Thegovernment, HHS Assistant Secretary for the Planning and Evaluation,approximates that about 137 million people do not receive the costcoverage regarding the preventive services since the policy waseffected. On the contrary, though the number of people who havereceived coverage for no-cost preventive services is high, publicalertness of the preventive services necessity is comparatively low.

Fewyears after the rule was effected, ACA reported that less than halfthe population was aware that the ACA eradicated out-of-pocketcharges for the preventive services. As the public awareness of suchbenefits grows, a few privately insured persons will have financialobstacles to preventive medical care.

Theeffect of increasing cost on the unnecessary procedure

Increasingcosts on the unnecessary procedures will cause people to shun fromthe health screening services. It is also critical to note thatpreventive services are made to help people to live a healthy lifefor long. Most of the health improvements are associated with morecosts.

Typically,people will tend to remain in their normal state if they think thatthey are healthy. Therefore, a major effect associated with anincrease in the cost is that there will be a long term negativeimpact in the health of the people since the diseases might attackthem later when they are hard to treat.

Benefitsand Costs

Asearlier mentioned, the preventive services have the potential to helppeople to avoid diseases and live longer. Some of the preventiveservices such as the childhood immunization have a long-term effect,and also may also reduce long-term health care spending. Therefore,most of the preventive services may be considered to becost-effective rather than cost-saving. This implies that benefitsassociated with preventive services outweigh the costs that areassociated with it (Pignone,et al. 2002).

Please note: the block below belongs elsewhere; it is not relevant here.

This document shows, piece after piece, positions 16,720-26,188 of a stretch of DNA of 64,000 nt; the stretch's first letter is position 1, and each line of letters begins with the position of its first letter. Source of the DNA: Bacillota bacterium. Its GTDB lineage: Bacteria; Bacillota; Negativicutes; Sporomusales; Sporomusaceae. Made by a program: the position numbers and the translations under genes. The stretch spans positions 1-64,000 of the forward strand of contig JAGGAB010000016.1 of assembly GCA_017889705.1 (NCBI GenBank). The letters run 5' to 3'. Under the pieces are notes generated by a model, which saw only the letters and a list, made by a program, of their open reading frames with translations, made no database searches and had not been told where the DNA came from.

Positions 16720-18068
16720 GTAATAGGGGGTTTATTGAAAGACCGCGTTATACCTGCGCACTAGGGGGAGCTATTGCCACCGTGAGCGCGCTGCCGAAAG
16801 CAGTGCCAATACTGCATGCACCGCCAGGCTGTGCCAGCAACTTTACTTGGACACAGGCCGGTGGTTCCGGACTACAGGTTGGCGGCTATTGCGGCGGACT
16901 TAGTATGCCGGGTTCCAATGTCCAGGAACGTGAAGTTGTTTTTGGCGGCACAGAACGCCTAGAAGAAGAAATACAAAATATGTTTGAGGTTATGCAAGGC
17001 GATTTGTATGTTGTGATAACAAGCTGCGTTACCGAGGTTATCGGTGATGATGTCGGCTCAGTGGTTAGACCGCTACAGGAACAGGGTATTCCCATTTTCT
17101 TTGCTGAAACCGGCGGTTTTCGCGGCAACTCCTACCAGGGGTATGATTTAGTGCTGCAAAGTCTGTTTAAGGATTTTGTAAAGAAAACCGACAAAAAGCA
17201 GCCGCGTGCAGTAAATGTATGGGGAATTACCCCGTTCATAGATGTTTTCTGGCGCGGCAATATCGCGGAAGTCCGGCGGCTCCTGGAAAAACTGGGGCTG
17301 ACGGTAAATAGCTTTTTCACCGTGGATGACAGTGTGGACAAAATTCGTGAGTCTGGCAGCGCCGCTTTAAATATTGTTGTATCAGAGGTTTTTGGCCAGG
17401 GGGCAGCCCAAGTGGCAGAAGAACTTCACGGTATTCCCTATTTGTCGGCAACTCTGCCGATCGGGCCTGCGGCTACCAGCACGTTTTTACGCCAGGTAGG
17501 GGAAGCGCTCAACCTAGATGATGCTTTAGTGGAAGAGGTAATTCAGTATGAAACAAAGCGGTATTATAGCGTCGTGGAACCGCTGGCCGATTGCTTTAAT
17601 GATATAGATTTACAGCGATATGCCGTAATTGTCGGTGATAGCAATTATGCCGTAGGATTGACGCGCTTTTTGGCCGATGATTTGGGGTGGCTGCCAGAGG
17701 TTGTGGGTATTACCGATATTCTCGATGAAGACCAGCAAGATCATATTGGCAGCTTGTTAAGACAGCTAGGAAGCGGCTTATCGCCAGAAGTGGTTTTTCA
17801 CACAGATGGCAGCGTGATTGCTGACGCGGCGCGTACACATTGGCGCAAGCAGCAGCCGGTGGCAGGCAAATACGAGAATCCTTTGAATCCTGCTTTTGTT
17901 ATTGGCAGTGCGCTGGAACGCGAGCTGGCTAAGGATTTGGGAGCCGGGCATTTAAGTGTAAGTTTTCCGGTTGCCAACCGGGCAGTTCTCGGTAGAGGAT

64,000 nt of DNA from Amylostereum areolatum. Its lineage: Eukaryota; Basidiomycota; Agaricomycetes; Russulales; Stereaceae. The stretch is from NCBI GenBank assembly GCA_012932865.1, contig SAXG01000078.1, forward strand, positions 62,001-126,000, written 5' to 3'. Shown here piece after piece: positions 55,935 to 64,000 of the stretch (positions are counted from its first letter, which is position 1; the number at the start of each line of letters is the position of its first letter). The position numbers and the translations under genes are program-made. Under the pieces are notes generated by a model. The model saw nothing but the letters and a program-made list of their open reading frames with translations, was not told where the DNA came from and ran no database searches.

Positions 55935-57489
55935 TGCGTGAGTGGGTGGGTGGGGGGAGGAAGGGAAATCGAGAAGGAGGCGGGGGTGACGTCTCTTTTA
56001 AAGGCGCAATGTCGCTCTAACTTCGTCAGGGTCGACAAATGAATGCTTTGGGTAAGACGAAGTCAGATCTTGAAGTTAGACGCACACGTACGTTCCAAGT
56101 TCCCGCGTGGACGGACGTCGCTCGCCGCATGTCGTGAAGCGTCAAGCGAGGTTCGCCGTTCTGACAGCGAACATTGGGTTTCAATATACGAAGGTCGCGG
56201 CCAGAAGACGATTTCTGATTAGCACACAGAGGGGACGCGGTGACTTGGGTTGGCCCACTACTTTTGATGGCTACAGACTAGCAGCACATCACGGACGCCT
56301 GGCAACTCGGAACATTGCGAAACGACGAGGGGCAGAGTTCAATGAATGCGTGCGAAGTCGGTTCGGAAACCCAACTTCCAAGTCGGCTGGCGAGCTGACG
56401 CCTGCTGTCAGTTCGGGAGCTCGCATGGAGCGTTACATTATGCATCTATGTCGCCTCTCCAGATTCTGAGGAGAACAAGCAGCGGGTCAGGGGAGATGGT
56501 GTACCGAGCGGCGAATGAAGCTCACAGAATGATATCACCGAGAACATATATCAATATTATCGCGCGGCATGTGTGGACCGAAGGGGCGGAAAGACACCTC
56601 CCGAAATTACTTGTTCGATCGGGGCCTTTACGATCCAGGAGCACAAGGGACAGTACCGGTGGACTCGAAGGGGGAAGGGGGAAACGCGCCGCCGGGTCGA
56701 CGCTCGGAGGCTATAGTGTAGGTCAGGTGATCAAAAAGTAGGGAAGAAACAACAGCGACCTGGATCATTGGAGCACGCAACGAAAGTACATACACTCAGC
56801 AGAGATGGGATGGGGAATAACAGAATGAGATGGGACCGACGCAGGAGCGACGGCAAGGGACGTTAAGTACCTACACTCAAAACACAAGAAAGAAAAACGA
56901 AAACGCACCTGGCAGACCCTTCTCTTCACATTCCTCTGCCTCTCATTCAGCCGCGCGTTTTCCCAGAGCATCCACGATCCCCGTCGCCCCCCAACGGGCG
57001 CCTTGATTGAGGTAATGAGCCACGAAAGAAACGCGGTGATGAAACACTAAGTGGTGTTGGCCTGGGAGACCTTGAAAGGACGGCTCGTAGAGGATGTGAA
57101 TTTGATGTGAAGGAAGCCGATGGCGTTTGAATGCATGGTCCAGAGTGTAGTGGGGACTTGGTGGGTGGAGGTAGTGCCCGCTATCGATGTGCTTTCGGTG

ExpertOpinion about Health Screenings

Antagonists

Theantagonists of health screenings in the United States argue whilebasing on few facts that they think are substantial enough for peopleto ignore health screenings because of the effect it has in theirhealth.

Accordingto the American Board of Internal Medicine Foundation’s, there aresome cases where the false positive result is obtained without theknowledge of both the doctors and the patients. In this case, thepatients believe that they cannot be affected by the screened diseaseand, on the contrary, they are attacked later in their lifetime. Theyfurther say that this has been the case often, and it risks the lifeof those individuals.

Additionally,other antagonists such as the National Roundtable on Health CareQuality have also argued that preventive services are also costly tomost of the individuals. The increased cost is a result of theoveruse of the healthcare services. They say that in despite theefforts to cover these costs, the patients are still expected to paylittle costs that in most cases come regularly. Therefore, in thecase of parents who take their whole family for screening, it will bea costly process. Therefore, they propose that there should be aneffective examination that can come once in a minimum of ten years tocut down the costs.

Besides,there have also been arguments by the Institute of Medicine regardingthe overuse of the services. They say doing ‘more’ can harmpatients. They defined overuse as the service that is given undersituations that its potential for harm outdoes its possible benefits.

Furthermore,the antagonists say that preventive services also defy the customer’spreferences. For instance, DEXA screening is of lower risk to peoplewho don’t have a measurable effect on the quality of life.Typically, the motives not to initiate chronic dialysis without jointdecision-making are more intricate than simply evading the initiationof a service anticipated bringing more harm than good. Somewhat,integrating a person’s preferences and goals into clinicaldecisions is helpful to evade the risk of the provision of theunwanted care.